The independent Sheikhdom of Kuwait had become a British Protectorate in 1899, primarily in order to stave off invasion from the neighbouring Ottomans, who controlled most of what we now know as Iraq. 

The collapse of the Ottoman Empire at the end of the First World War saw the British take mandate over the newly independent Kingdom of Iraq. The Iraqis revolted against British rule, and the UK’s role in administering the Kingdom ended in 1932. 

Many Iraqis saw Kuwait’s independence as unnatural, and believed it was only separated from Iraq due to historical foreign meddling. Calls for unity quickly grew. Kuwait’s rulers resisted, even when the British left the country in 1961. 

These tensions simmered in the subsequent decades, before finally boiling over with Iraq’s invasion in August 1990.

The evacuation 

While Iraq’s desire to incorporate Kuwait was hardly a secret, the international community was surprised by the speed and unilateral nature of Hussein’s invasion.

The invasion began on the 2nd of August 1990 and was over within two days. Kuwaiti armed forces were comprehensively overrun and pushed back into Saudi Arabia and Bahrain; Hussein declared Kuwait the 19th province of Iraq. Iraq’s new province was home to more than 170,000 Indians. 

India was in a bind. On the one hand, condemning Hussein’s actions could endanger the thousands of Indian citizens stranded as a result of the invasion. On the other hand, India’s developing economy was heavily dependent on the steady flow of oil from nations on the Arabian peninsula who were furious with the Iraqi invasion.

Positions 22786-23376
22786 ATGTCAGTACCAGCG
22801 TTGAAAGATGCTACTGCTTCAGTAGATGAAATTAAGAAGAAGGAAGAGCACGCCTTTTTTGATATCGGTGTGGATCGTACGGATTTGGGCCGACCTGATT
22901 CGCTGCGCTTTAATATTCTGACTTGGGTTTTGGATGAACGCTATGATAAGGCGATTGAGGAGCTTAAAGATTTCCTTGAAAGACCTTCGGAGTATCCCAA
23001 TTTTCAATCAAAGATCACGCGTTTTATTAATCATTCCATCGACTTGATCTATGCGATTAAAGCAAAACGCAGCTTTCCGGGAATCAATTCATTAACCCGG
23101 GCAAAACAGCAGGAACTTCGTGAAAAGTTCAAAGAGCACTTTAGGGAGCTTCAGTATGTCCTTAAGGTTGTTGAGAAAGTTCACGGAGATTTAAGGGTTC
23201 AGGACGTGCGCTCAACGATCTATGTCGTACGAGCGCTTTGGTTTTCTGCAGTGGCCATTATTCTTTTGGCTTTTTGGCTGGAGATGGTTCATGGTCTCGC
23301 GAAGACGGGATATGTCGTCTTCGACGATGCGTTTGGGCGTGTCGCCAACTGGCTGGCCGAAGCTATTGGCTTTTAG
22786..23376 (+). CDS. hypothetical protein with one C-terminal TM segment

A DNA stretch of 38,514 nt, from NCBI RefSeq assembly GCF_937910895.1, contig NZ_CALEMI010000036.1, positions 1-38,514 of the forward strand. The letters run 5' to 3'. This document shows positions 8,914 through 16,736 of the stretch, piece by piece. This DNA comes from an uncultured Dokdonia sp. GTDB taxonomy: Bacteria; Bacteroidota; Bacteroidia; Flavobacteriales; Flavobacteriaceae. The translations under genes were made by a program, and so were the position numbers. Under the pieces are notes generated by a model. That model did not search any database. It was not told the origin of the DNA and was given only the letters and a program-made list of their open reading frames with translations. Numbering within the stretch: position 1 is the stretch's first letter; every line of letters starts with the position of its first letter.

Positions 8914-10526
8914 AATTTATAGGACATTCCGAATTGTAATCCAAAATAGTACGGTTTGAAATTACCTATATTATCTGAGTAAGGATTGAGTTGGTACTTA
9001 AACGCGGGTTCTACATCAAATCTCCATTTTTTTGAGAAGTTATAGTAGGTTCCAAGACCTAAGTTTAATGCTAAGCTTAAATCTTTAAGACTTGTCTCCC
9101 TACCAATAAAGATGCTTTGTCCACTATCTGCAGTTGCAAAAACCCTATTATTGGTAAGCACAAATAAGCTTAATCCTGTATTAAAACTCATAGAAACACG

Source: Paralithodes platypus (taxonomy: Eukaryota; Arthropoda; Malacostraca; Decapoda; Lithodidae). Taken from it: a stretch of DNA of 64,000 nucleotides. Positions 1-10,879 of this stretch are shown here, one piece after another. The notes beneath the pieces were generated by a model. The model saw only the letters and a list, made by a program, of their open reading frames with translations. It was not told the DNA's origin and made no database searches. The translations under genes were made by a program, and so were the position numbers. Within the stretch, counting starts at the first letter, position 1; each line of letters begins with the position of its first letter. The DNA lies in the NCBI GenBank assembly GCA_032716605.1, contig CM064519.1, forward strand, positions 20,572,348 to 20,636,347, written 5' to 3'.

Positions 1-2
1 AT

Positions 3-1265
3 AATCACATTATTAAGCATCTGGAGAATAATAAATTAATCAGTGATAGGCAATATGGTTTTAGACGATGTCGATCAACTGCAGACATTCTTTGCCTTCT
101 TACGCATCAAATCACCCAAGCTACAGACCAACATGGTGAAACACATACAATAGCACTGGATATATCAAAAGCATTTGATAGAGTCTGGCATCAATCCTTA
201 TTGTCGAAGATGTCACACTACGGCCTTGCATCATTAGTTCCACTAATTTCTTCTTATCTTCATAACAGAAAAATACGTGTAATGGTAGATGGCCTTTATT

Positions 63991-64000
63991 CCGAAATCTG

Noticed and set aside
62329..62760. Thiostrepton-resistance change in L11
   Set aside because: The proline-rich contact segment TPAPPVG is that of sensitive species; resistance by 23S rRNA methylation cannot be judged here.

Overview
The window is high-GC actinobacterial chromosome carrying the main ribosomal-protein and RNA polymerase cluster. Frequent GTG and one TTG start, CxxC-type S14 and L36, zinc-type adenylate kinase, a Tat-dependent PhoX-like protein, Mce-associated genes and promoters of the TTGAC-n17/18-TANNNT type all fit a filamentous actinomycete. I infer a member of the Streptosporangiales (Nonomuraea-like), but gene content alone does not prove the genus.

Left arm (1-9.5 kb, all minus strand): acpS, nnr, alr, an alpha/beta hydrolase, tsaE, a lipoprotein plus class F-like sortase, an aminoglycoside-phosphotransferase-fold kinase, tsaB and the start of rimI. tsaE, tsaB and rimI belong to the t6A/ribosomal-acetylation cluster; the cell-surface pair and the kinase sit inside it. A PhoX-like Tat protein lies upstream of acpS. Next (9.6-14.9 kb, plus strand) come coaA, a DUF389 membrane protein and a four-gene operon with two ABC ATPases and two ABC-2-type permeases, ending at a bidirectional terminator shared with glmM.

The Indian Foreign Minister, I.K. Gujral, risked the ire of India’s oil rich partners when he met with Hussein shortly after the invasion. Gujral was, however, able to secure permission from Hussein for the evacuation of Indians from Kuwait.

He quickly set about reassuring an “angry and hostile” crowd of Indian expats, according to K.P. Fabian: 

“At the place where the Indian community had assembled, there was no stage or podium or even a raised platform. So [minister] Gujral stepped onto a chair and climbed onto the bonnet of a jeep!.. We explained that necessary steps were being taken and evacuation would commence very soon.” 

Refugees arrive at the Iraq-Jordan border, August 1990

Plans to use military aircraft were stifled when air-space clearance was refused. The decision was made to use civilian aircraft instead, but again this approach was hindered when both the UN and the Kuwait government-in-exile failed to grant Air India the permission it needed to assist. 

The Indian government was eventually permitted to use planes supplied to them under the UN banner. With neither Kuwait or Iraq safe for flying, the Indian expats were bussed through Iraq to Amman, Jordan – a 945 mile journey. The effort was overseen by Kuwaiti-based Indians including Mathunny Mathews and Harbhajan Singh Vedi.

Just under 170,000 Indians were airlifted to Bombay on 488 flights over a period of 63 days. The remarkable operation remains the largest airlift in history, despite Biden’s comments suggesting otherwise. The evacuation was dramatised in the highly-rated Hindi film Airlift (2016).